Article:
For any extraction technique to be accurate it should pull out all of the analytes in a sample not just a fraction. Even if your extraction technique gets reproducible numbers, it will not compare to other laboratories who may pull out more or less of an analyte from the same sample because of variations in extraction efficiency. This variation is caused by the variables discussed above. The solution to this problem is for all laboratories to extract to exhaustion to make sure all the analyte is extracted from all samples. This means performing studies by extracting the same samples over and over again and measuring analyte concentrations until they reach zero. Then, a method needs to be developed for all samples to insure all analytes are extracted all the time. If all laboratories extracted to exhaustion they would each pull the same amount of analytes from the same samples, and much of the inter-laboratory variation problem would go away.

9. Human Error
As we have seen, the extraction methods for preparing samples for chromatography involve a significant amount of manual sample preparation. Being who we are, human beings are bound to make mistakes when preparing samples, which contributes to the inter-laboratory variation problem. The solution to this problem is better training, or use of analytical methods that require less manual sample preparation (13).

References: 
  1. B.C. Smith, Cannabis Science and Technology 2(2), 12–17 (2019).
  2. B.C. Smith, Cannabis Science and Technology 2(3), 10–14 (2019).
  3. M.O. Bonn-Miller, M.J.E. Loflin, B.F. Thomas, J.P. Marcu, T. Hyke, and R. Vandrey, JAMA, J. Am. Med. Assoc. 318, 1708 (2017).
  4. B. Young, The Seattle Times, January 5, 2016. https://www.seattletimes.com/seattle-news/marijuana/some-pot-labs-in-state-failed-no-pot-at-all-says-scientist/.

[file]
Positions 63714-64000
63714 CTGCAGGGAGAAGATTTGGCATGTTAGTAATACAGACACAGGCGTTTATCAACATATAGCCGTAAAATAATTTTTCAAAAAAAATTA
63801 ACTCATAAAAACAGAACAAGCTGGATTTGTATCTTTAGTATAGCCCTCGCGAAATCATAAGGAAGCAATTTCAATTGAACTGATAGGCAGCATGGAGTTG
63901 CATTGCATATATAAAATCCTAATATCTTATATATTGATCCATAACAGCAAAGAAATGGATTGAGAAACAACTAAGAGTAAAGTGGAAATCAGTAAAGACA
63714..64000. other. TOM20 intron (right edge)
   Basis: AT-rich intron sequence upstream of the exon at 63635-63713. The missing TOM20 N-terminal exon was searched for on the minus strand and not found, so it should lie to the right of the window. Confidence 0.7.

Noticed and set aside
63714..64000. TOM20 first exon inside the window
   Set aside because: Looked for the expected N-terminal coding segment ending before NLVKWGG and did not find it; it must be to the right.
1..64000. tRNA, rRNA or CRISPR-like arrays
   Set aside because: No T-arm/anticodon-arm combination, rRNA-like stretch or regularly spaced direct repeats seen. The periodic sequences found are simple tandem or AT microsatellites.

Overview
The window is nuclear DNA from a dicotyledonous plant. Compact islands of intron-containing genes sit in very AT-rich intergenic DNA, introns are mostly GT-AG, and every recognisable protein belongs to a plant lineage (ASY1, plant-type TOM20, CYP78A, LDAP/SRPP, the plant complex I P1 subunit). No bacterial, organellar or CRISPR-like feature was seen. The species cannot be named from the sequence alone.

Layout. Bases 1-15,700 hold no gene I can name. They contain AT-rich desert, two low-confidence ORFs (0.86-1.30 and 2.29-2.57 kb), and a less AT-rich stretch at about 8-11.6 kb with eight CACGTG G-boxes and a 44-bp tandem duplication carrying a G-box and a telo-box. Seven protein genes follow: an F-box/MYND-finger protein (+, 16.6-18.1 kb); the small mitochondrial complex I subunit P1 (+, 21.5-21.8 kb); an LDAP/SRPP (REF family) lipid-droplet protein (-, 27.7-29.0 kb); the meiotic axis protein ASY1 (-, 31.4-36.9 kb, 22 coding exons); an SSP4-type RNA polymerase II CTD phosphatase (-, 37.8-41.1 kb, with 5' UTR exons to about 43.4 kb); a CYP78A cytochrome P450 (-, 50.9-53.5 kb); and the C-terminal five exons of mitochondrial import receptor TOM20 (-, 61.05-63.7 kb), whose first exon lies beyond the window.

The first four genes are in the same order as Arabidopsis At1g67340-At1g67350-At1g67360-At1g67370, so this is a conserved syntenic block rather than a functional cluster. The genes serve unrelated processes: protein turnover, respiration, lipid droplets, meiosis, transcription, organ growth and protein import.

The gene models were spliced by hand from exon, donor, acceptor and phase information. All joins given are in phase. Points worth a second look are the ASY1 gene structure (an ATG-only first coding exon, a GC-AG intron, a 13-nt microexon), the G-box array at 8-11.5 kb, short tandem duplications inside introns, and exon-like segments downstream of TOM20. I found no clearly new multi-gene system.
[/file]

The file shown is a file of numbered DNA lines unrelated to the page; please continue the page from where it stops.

5. L. Wagner, M. Bott, M. Villarreal, and M. Horn, NBC Bay Area, November 16, 2017, https://www.nbcbayarea.com/investigations/Industry-Insiders-Warn-of-Fraud-at-Marijuana-Testing-Labs-458125743.html?_osource=SocialFlowFB_BAYBrand.
  6. B.C. Smith, P. Lessard, and R. Pearson, Cannabis Science and Technology 2(1), 48–53 (2019).
  7. California Bureau of Cannabis Control Regulations, Section 5719.
  8. 115th United States Congress, Senate Bill S.2667, ”Hemp Farming Act of 2018.”
  9. https://www.ams.usda.gov/rules-regulations/hemp
  10. B.C. Smith, Cannabis Science and Technology 1(4), 12–16 (2018).
  11. M. Giese, M. Lewis, L. Giese, and K. Smith, J. AOAC Int. 98(6), 1503–1522 (2015).
  12. B. Smith, M. Giese, and M. Lewis, unpublished results.
  13. B.C. Smith, Cannabis Science and Technology 2(6), 28–33 (2019).
  14. https://www.nist.gov/programs-projects/nist-tools-cannabis-laboratory-quality-assurance

About the Columnist

Brian C. Smith, PhD, is Founder, CEO, and Chief Technical Officer of Big Sur Scientific in Capitola, California. Dr. Smith has more than 40 years of experience as an industrial analytical chemist having worked for such companies as Xeros, IBM, Waters Associates, and Princeton Instruments. For 20 years he ran Spectros Associates, an analytical chemistry training and consulting firm where he improved their chemical analyses. Dr. Smith has written three books on infrared spectroscopy, and earned a PhD in physical chemistry from Dartmouth College.

How to Cite this Article

B.C. Smith, Cannabis Science and Technology 3(2), 10–15 (2020).